Augmented Library – Access 2011 Hackfest

So today at Access 2011, it’s hackfest, with ~60-70 people, quite big!

I decided to work on the augmented library topic with 5 others. We discussed two different software products out there at the moment and possible implimentations.


Layar allows for mobile app development using GPS/Geolocation to provide more information and image recognition to make things/the environment more interactive. Layar is available on the Apple app store and Android.

Advantages: Drupal module, centralized database to search for all layars

Disadvantage: not available on iPod Touch (presumably not on iPad either).


Developed by Georgia Tech, Argon allows mobile app development using KML for more information based on GPS/Geolocation.


  • open source
  • works on iPod Touch


  • in development (can be buggy)
  • non-centralized (need exact link)
  • only available on iOS products (Android in development, but no timeline)

Possible Implementations

  • shelf/branch location of item
  • scan book covers to bring up book info, reviews/ratings, etc. – would work better in public library setting
  • polls
  • locate subject area, maps displaying subject areas
  • reference/info desk locator
  • interactive pop up e.g. what user wants to do, scan room number for booking system


Some Thoughts

I think the ideal would really be to create a mobile app that helps the user do just about everything. Wayfinding, searching, find general information (such as hours), find item information (including reviews/ratings), find availability to computers, etc.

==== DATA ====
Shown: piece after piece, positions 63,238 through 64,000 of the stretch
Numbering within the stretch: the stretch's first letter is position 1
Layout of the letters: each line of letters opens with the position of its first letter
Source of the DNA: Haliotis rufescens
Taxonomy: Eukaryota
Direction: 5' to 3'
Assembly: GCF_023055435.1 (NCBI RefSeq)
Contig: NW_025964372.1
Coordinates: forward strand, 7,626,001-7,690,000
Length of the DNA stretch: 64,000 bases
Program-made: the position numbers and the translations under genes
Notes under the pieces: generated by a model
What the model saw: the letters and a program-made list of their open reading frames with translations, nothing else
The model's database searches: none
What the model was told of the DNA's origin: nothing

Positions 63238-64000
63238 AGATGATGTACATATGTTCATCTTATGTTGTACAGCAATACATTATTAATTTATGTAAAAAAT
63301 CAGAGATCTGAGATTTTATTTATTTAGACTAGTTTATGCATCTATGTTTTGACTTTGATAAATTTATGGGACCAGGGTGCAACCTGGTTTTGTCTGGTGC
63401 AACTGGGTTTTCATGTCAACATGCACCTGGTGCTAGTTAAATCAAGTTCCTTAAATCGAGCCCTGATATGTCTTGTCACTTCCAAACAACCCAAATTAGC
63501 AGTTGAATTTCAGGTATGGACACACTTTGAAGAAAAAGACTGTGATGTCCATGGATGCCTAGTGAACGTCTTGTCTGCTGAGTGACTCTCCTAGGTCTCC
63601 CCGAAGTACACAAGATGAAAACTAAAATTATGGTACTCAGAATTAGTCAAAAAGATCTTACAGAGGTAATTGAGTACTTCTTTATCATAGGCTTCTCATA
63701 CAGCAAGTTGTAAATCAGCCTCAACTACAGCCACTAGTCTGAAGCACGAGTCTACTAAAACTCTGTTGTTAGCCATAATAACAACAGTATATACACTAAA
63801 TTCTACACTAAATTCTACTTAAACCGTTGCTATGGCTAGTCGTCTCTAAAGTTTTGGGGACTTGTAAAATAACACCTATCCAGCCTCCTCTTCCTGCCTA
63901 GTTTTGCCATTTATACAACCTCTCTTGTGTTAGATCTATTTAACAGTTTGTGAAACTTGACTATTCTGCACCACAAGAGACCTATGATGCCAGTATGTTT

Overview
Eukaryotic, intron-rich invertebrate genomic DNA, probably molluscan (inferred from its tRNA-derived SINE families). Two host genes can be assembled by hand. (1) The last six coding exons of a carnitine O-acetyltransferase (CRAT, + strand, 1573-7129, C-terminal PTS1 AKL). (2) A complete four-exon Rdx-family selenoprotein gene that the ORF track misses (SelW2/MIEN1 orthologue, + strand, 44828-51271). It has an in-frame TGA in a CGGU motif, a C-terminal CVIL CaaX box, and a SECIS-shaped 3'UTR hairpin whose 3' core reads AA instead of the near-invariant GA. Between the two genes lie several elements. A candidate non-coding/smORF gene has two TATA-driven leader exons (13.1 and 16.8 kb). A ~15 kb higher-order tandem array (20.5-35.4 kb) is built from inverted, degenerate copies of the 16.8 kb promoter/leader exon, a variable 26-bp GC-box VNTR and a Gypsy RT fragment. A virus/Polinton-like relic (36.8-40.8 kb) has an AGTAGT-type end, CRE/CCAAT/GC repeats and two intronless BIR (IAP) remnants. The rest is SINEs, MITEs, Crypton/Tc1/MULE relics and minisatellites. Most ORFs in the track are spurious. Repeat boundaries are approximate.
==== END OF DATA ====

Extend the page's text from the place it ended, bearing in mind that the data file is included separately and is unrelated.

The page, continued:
What was interesting about the discussions we had was talking about how best might it be implemented with the technology that we have today. Apparently, the University of Illinois developed an app that tells users where to find an item on the shelf using signal strength positioning, but we could imagine it going very wrong especially around a lot of metal shelving. Would it be better to not have it at all than to direct a user to the wrong place? I imagine many would say yes.

Obviously, there are pros and cons to every method, but I think I concluded that if you were to develop a mobile app with the technology we currently have without spending an enormous amount of time on it, the app would work better with image recognition (something a la layar vision or QR codes) combined with input from the user.

For example, if a user wanted to find books on a particular subject, an app would ask what subject the user would like to find, then use GPS to direct them to the branch (for multi-branch campuses) if applicable, then once in the branch, it would pop up a mini-map for the user directing them to that particular subject on the shelf. If at any time they get lost, they just need to scan the appropriate image and the app could come up with a new mini-map providing a path from their current position to the shelf with the subject they’re looking for.

The advantages of a dynamic path map versus real-time positioning is that positioning technology is still not very accurate, and most users will not give apps more than one or two chances before deciding whether it’s useful or not.

Hopefully we can get the layar one public and then rather than simply showing a short video, we can have people try the app themselves.

Link: Googledoc Notes, screenshots, and code

Author: Cynthia

Technologist, Librarian, Metadata and Technical Services expert, Educator, Mentor, Web Developer, UXer, Accessibility Advocate, Documentarian

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